Show a context menu for long-clicks in an Android ListView

Source code for this blog post is available as a complete Eclipse project at (zip download link in upper right corner).

An Activity with an expanding ListView and a docked TextView

If you have an activity that will only contain a single ListView control, you can derive your activity from the ListActivity instead of Activity. However, I think I might like to show some extra info below my ListView so I chose to have a separate ListView object. My activity layout looks like this:

<?xml version="1.0" encoding="utf-8"?>
<LinearLayout xmlns:android=""

And I need the layout for items in the ListView (listitem.xml):

<?xml version="1.0" encoding="utf-8"?>

Note a nice trick that I’ve used to get the TextView to “dock” at the bottom with a definied height, and have the ListView automatically fill out the rest of the height. This kind of thinking is important since Android devices can have different resolutions. The trick is to set the layout_height to zero pixels and the layout_weight to one (default is zero). Not sure about the logic behind that, but it works!

Screen capture of a selected=

In order to have something to put into my ListView, I created a few country names in a string array as a resource and I sort that array before adding it to the ListView with the ArrayAdapter object. (Check out source code link above for this content.)

public class ListViewDemoActivity extends Activity {
  private String[] Countries;

  public void onCreate(Bundle savedInstanceState) {
    Countries = getResources().getStringArray(R.array.countries);

    ListView list = (ListView)findViewById(;
    ArrayAdapter<String> adapter = new ArrayAdapter<String>(this, R.layout.listitem, Countries);

Creating a ContextMenu in Android

When the user long-clicks, the event onCreateContextMenu is fired for the control that the user is clicking. For me, that is the ListView control. But since I don’t want to write a custom ListView-derived class, I want to catch that event in my activity. There does not seem to be any bubbling going on. Events fired in a child control does not bubble up to the parent if they are unhandled.

But obviously, the api designers have thought of this since there is a special method for this situation. Call the registerForContextMenu in your activity for this! This will actually make sure your overridden methods for both onCreateContextMenu and onContextItemSelected is called for the ListView-events as we’ll see soon.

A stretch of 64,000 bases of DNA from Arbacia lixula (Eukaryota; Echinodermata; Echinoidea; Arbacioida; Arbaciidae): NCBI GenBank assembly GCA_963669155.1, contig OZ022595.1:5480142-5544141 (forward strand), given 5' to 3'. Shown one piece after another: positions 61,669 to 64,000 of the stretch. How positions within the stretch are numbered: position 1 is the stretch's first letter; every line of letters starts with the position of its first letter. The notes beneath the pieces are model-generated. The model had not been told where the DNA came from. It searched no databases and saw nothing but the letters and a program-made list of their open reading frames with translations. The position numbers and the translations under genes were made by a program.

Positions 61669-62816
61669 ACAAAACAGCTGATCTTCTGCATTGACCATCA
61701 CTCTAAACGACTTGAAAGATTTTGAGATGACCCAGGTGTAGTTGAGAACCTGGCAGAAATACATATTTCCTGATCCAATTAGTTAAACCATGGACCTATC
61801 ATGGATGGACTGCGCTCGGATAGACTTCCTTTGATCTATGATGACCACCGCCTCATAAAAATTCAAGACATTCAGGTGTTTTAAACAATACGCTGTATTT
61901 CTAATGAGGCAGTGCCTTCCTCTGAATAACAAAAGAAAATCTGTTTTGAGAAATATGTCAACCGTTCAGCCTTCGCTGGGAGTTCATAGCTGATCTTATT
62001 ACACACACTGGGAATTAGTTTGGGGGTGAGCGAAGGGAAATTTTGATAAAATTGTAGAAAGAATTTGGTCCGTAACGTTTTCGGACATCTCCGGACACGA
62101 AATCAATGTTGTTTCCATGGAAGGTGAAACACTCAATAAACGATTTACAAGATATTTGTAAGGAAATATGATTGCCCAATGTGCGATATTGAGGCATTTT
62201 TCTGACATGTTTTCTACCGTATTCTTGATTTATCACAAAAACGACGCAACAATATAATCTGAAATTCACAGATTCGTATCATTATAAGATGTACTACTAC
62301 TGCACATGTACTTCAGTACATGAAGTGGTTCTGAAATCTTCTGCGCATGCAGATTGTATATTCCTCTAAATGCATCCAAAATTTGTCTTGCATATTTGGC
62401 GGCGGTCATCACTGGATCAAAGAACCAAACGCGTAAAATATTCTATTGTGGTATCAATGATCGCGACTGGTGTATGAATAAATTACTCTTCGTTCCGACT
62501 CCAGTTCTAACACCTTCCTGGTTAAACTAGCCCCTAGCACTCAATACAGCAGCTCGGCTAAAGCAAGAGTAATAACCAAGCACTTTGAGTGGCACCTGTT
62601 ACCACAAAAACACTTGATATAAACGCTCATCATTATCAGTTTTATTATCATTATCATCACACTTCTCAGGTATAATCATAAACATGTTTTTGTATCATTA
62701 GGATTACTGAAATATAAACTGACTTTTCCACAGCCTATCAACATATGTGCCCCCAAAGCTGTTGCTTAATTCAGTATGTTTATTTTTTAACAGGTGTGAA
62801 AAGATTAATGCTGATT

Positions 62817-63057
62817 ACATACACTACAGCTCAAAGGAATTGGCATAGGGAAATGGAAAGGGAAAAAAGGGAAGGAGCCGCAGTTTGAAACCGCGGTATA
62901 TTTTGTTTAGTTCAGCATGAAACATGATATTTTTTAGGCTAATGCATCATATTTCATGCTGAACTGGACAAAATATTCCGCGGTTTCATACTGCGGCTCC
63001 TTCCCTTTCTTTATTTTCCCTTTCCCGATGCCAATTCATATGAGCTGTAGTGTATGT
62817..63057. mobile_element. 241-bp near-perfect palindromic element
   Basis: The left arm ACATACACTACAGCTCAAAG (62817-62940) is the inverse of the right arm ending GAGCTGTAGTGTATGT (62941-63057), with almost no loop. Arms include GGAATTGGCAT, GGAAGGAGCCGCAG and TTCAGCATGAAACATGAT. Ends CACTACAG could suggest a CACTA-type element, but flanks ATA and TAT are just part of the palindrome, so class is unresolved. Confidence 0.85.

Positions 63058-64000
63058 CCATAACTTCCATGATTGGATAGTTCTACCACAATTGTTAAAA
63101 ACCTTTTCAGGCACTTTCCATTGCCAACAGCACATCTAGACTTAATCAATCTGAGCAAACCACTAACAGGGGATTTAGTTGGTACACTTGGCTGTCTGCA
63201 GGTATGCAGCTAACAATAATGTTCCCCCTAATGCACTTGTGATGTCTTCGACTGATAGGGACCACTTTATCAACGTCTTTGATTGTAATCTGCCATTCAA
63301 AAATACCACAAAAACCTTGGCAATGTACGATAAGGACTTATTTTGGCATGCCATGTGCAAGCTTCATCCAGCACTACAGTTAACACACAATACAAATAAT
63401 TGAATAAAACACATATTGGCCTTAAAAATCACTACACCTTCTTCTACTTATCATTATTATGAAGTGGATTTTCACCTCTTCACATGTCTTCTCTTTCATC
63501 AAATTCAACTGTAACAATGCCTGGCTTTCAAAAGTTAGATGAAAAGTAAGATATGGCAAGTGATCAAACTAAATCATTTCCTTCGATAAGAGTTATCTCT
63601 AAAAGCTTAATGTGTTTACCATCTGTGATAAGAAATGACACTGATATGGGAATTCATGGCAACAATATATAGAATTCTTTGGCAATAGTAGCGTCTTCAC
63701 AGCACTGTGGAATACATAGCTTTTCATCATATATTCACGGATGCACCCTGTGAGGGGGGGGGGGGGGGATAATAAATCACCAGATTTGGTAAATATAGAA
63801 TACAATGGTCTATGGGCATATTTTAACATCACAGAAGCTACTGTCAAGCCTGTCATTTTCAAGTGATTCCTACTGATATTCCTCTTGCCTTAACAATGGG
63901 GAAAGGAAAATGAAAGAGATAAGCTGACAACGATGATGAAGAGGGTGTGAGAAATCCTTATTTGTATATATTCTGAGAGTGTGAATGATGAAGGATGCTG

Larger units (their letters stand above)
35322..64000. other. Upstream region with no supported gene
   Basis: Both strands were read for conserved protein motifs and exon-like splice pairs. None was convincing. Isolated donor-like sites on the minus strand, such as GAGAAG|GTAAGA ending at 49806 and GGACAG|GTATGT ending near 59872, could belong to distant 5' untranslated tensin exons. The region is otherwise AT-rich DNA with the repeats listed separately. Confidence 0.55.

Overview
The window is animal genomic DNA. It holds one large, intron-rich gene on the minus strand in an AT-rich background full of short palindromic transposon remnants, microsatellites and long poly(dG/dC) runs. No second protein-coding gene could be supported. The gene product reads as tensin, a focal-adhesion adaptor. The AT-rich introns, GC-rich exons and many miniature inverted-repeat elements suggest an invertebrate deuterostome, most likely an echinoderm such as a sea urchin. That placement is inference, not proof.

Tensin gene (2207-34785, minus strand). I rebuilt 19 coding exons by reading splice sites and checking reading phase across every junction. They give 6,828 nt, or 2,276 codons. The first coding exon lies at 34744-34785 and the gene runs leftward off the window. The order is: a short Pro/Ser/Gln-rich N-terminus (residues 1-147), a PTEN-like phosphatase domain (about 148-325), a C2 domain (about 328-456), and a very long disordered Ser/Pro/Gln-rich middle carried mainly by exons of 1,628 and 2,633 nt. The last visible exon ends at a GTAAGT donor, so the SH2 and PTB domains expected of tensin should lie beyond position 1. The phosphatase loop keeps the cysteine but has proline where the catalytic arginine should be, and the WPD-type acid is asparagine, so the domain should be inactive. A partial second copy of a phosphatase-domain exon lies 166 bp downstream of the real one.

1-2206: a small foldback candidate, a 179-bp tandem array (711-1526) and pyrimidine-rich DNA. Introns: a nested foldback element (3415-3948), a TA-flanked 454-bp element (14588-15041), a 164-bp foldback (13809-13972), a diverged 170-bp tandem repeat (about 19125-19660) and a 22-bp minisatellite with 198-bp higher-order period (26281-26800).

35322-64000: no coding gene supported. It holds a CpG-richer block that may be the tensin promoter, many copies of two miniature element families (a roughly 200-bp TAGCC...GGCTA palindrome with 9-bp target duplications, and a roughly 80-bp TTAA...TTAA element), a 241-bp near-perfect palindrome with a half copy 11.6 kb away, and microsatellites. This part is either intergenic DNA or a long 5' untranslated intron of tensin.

Next, we’ll provide the implementation of onCreateContextMenu. Here I want to ensure that the event comes from the ListView and if so, I want to determine on which item in the ListView the user long-clicked.

public void onCreateContextMenu(ContextMenu menu, View v,
    ContextMenuInfo menuInfo) {
  if (v.getId() {
    AdapterView.AdapterContextMenuInfo info = (AdapterView.AdapterContextMenuInfo)menuInfo;
    String[] menuItems = getResources().getStringArray(;
    for (int i = 0; i<menuItems.length; i++) {
      menu.add(Menu.NONE, i, i, menuItems[i]);

As you can see, the argument of type ContextMenuInfo can actually change depending on what type of control is sending the event. For ListViews, the class you need to type cast into is AdapterView.AdapterContextMenuInfo. From there I used the position, which in my case corresponds to the index into the string-array. From the array I retrieve the string for that particular item and use as title for the menu. Then you can of course add all the menu commands you like. For the demo, I defined another string array as a resource with the commands I want to add.

When creating the menu items with the add-call, I specify that I don’t want any grouping of the items (Menu.NONE) and that the order and id of the item is the same (i). The last argument to add is the text to display for the item.

Screen capture of the context menu with commands

Responding to selected MenuItem

If the user dismisses the context menu (for instance, by back button) you don’t need to do anything. But for catching the actual selection of one of the items, you need to override onContextItemSelected.

public boolean onContextItemSelected(MenuItem item) {
  AdapterView.AdapterContextMenuInfo info = (AdapterView.AdapterContextMenuInfo)item.getMenuInfo();
  int menuItemIndex = item.getItemId();
  String[] menuItems = getResources().getStringArray(;
  String menuItemName = menuItems[menuItemIndex];
  String listItemName = Countries[info.position];

  TextView text = (TextView)findViewById(;
  text.setText(String.format("Selected %s for item %s", menuItemName, listItemName));
  return true;

The MenuItem argument holds all information that you need. The ContextMenuInfo object that got sent to onCreateContextMenu is still there and still needs type casting. Or I guess you could have saved that info in the activity between the calls, but I didn’t.

The id of the menu item selected is the same as the index into the string array of menu item texts for me. Instead of just outputting the menu command name and the list item text in a TextView, you would most likely have a big switch statement on menuItemIndex.

This was my first blog post and code demo for the Android platform. I hope it won’t be the last! The goal is to build upon this demo and/or other demos in my investigations of the Android platform. Please let me know in the comments if you have even better methods or code patterns that solves problems like this.


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